Casey Killingsworth’s poems have been published in Kimera, Timberline Review, and other journals. He has also released a book of poems, A Handbook for Water, (Cranberry Press, 1995) as well as a book on the poetry of Langston Hughes, The Black and Blue Collar Blues (VDM, 2008). He graduated from Reed College.
I remember the
contestants in the princess
pageants at school
and the heavier
and the stringy-haired
girls in their back row
smiling over the crowd but
really dreaming about almost-
boyfriends until it hurt
in their sleep, young
women whose beautiful
round faces had been
stripped to only a phrase
that whispered they would not,
ever, be chosen, understanding
what the audience pretended
not to know until the
envelope was opened.
I’ve never been to a Tony Robbins’
revival, but I know how those
participants must feel. Once,
Tony came to me as my ex-wife.
She was inspirational at telling me
how to live my life better, to recognize
what the world wanted me to have,
how to be--here it comes--successful.
Sometimes I could even hear the
Robbins’ cheerleaders cheering me on:
come on, they said in the background
of this poem, you can do it. All I had
to do was sign up for the program and
my successes would have to follow.
Except when you leave the packed
auditorium and it gets all quiet,
maybe late at night on your front porch
maybe in a small town and nobody’s
there to cheer you on, even Tony,
who has left for another tour, then you
start to see that when you signed up
it’s Tony who is getting successful
and you end up back at your day job,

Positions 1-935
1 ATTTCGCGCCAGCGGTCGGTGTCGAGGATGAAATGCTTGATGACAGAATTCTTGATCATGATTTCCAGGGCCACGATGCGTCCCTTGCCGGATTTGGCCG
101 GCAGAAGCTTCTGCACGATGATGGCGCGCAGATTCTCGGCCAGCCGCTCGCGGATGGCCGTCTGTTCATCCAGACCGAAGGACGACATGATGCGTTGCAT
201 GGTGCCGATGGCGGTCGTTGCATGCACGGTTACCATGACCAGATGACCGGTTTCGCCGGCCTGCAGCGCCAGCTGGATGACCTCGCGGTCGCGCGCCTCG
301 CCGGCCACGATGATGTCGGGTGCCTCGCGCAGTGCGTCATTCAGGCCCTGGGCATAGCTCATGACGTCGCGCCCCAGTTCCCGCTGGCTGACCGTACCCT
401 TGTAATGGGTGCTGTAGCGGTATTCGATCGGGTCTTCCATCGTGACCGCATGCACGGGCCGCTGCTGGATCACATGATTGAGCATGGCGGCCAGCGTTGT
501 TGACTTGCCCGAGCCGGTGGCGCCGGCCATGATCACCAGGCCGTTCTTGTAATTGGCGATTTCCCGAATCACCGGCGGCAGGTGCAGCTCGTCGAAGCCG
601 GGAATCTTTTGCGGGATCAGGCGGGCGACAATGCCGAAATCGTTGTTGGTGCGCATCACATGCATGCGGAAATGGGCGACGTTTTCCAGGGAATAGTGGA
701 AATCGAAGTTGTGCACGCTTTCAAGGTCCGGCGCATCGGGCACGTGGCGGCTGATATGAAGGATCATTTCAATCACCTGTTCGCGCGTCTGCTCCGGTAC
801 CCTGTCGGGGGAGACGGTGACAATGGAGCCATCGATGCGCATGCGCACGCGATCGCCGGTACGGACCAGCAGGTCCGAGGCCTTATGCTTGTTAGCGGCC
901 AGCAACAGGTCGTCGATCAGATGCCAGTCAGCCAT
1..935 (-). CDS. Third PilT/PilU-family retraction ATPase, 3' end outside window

alone, wondering what the hell
Two friends in Bend
For whatever reason my two childhood
friends ended up in Bend, a place
I have never lived. One just retired
from being some bigshot in some
big company and the other is there
because that’s where they place people
who no longer remember their names.
Sometimes I go and visit them,
the one to remember the old times,
and the other to remember the old times.
The workers at The Lodge
treat me like a guest when
they see me running
around the golf course.
I wonder how they
would react if they knew
I just sneak in to run
the trails, or worse
I’m just a worker like them.
I want to tell them
hey I work graveyard
and my boss is a piece of shit too,
but sometimes I like
being treated like I’m
a gold club member or maybe
I’m just tired of the looks
I get because of my car
or maybe just tired of how no
money defines me. I tell my
wife poor people don’t envy
rich people; they just
want their Porsches. The Lodge
workers never get called
by their last names and the jobs
they do don’t have last names
and we say we’re sick of them
not smiling when they greet
us at the big fat front door.